I read an interview recently by Patrik Antonius who stated that no-limit hold’em was getting tougher as more and more people knew how to play the game. He is right and I agree with him but not entirely. The kind of games that he circulates in are a far cry from the rest of us so he might find that to be the case more so than others.
But even in lower limits like $3-$6 and $5-$10, there has been a substantial tightening process over the last year or so. But it is not all doom and gloom just yet as there are still plenty of fish in the sea, you just have to cast your net a little bit wider or maybe settle for smaller fish.
But I always feel that winning poker is a culmination of small edges compounded. But experience in these games can get you an awful long way and was a point that I made in a recent forum post about the weaknesses with poker books. For instance, you will end up getting all in more frequently online than you will in a live game.
It does not really matter how good you are, most of the time it will not be of your choosing as weaker players have a tendency to push more frequently or to overbet. This getting all in more often needs to be factored into your game plan because it highlights very important traits in the behaviour patterns of your opponents. This tendency to get all in is also prevalent on certain sites over others.
Maybe someone will offer evidence to the contrary but at this time I think that Full Tilt and Pokerstars are the toughest sites to play on and UB was not far behind at one stage. But when you sit down at any poker table then you should pay special attention where you sit whether it is in a live game or online.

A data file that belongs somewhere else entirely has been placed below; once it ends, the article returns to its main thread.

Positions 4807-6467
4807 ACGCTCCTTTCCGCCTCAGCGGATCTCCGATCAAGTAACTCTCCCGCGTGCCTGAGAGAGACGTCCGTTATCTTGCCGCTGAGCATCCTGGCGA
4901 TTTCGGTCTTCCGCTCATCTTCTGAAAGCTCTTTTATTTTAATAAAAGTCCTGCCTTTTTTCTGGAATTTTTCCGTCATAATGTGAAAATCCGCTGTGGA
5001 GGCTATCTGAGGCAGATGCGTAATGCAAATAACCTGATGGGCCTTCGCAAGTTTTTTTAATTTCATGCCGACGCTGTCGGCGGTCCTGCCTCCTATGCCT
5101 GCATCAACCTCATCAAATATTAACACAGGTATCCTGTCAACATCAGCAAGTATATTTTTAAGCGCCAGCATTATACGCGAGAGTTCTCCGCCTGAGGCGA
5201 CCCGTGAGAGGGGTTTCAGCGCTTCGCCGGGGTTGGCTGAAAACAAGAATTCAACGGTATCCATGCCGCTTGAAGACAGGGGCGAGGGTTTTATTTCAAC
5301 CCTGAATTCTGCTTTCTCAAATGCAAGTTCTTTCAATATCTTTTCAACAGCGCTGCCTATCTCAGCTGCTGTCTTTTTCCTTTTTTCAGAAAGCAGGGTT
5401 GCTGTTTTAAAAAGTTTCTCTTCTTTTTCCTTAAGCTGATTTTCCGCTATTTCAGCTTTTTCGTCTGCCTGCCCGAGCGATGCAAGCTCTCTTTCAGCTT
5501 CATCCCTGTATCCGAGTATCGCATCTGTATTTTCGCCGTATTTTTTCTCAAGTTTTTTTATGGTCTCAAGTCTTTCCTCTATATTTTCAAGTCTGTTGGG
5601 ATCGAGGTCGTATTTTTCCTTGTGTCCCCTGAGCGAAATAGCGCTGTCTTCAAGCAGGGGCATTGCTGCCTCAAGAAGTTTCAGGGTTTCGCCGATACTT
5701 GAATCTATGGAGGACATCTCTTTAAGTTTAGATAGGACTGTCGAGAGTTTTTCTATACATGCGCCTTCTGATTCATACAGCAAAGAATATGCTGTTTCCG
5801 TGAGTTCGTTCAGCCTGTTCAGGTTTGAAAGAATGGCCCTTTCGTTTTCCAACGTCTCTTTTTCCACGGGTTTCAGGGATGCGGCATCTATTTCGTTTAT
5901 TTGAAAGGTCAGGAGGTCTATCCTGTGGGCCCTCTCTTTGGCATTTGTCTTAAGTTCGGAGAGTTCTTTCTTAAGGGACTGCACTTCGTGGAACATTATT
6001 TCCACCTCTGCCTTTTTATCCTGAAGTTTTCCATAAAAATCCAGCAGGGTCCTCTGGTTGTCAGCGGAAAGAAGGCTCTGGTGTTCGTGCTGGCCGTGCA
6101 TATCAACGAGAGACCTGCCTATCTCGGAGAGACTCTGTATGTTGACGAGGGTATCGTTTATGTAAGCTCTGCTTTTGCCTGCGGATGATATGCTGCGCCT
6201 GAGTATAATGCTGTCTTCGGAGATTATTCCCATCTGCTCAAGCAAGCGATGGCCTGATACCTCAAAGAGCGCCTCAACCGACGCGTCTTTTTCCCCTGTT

For instance if you are about to sit in a $10-$20 no limit game and it is a 6 max table but the only seat available is to the right of a player who has a stack of over $6000 then you have to be asking yourself, “should I really be taking this seat?”
OK, so he might be a weak or ordinary player who has been on a rush. But with a 100 big bet maximum buy in then he is in front by at least $4000. If you have no statistics on him then you are advised to use a little bit of caution before you sit down. You could just be conceding position to the best player on the site who is bossing this entire table for all you know.
You cannot always shy away from having very good players on your table but you can avoid them having position over you. So why not just either sit and watch for a while and check them out or go and play on the other $10-$20 table where the largest stack on the table is only $2000?
The reasons why most players don’t do this is either because they are not aware of the potential downfalls and act out of ignorance or they just simply cannot wait to get into action and jump into any old game against anybody. If you think that all the top players are playing $200-$400 and $300-$600 all of the time then you are very much mistaken.
Why should they anyway? When there are ample players with cash on the hip who frequent the $3-$6 to $10-$20 range. But if no limit hold’em is tightening up (and even if it isn’t then it almost certainly will at some stage) then other game factors begin to escalate in importance.
These days, I find that I spend as much time studying data as I do playing the game. Even when I am not studying data then I will sit and watch a game for quite some time and quite often I won’t even play at all. If more players simply refused the action that is in front of them then more of them would be winning players! Anyone who wishes to discuss any element of this article is free to contact me through the forum or through my website www.pokersharkpool.com, see you next week.
Carl “The Dean” Sampson can also be found playing free poker